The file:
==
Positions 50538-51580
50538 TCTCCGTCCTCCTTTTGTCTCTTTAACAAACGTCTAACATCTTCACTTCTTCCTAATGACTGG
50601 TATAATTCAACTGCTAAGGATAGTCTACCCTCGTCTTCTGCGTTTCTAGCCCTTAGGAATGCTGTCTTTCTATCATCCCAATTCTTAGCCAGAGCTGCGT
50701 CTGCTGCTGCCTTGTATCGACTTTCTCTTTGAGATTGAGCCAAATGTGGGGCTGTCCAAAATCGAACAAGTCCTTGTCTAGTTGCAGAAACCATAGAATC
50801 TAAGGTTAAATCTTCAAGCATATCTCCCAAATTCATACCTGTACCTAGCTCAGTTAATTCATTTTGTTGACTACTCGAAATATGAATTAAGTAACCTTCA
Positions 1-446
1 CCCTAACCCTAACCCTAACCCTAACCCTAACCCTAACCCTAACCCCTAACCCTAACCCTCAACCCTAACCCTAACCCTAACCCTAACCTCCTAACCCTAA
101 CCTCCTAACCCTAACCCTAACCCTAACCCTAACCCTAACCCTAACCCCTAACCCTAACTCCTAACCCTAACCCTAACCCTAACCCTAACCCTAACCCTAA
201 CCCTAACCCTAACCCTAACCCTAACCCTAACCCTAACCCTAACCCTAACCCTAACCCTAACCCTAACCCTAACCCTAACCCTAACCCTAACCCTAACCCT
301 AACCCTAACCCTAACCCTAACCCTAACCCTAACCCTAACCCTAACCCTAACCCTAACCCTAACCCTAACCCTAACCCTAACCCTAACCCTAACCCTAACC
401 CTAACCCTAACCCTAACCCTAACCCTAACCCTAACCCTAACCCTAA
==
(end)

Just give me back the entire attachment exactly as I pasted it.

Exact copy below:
Positions 50538-51580
50538 TCTCCGTCCTCCTTTTGTCTCTTTAACAAACGTCTAACATCTTCACTTCTTCCTAATGACTGG
50601 TATAATTCAACTGCTAAGGATAGTCTACCCTCGTCTTCTGCGTTTCTAGCCCTTAGGAATGCTGTCTTTCTATCATCCCAATTCTTAGCCAGAGCTGCGT
50701 CTGCTGCTGCCTTGTATCGACTTTCTCTTTGAGATTGAGCCAAATGTGGGGCTGTCCAAAATCGAACAAGTCCTTGTCTAGTTGCAGAAACCATAGAATC
50801 TAAGGTTAAATCTTCAAGCATATCTCCCAAATTCATACCTGTACCTAGCTCAGTTAATTCATTTTGTTGACTACTCGAAATATGAATTAAGTAACCTTCA
Positions 1-446
1 CCCTAACCCTAACCCTAACCCTAACCCTAACCCTAACCCTAACCCCTAACCCTAACCCTCAACCCTAACCCTAACCCTAACCCTAACCTCCTAACCCTAA
101 CCTCCTAACCCTAACCCTAACCCTAACCCTAACCCTAACCCTAACCCCTAACCCTAACTCCTAACCCTAACCCTAACCCTAACCCTAACCCTAACCCTAA
201 CCCTAACCCTAACCCTAACCCTAACCCTAACCCTAACCCTAACCCTAACCCTAACCCTAACCCTAACCCTAACCCTAACCCTAACCCTAACCCTAACCCT
301 AACCCTAACCCTAACCCTAACCCTAACCCTAACCCTAACCCTAACCCTAACCCTAACCCTAACCCTAACCCTAACCCTAACCCTAACCCTAACCCTAACC
401 CTAACCCTAACCCTAACCCTAACCCTAACCCTAACCCTAACCCTAA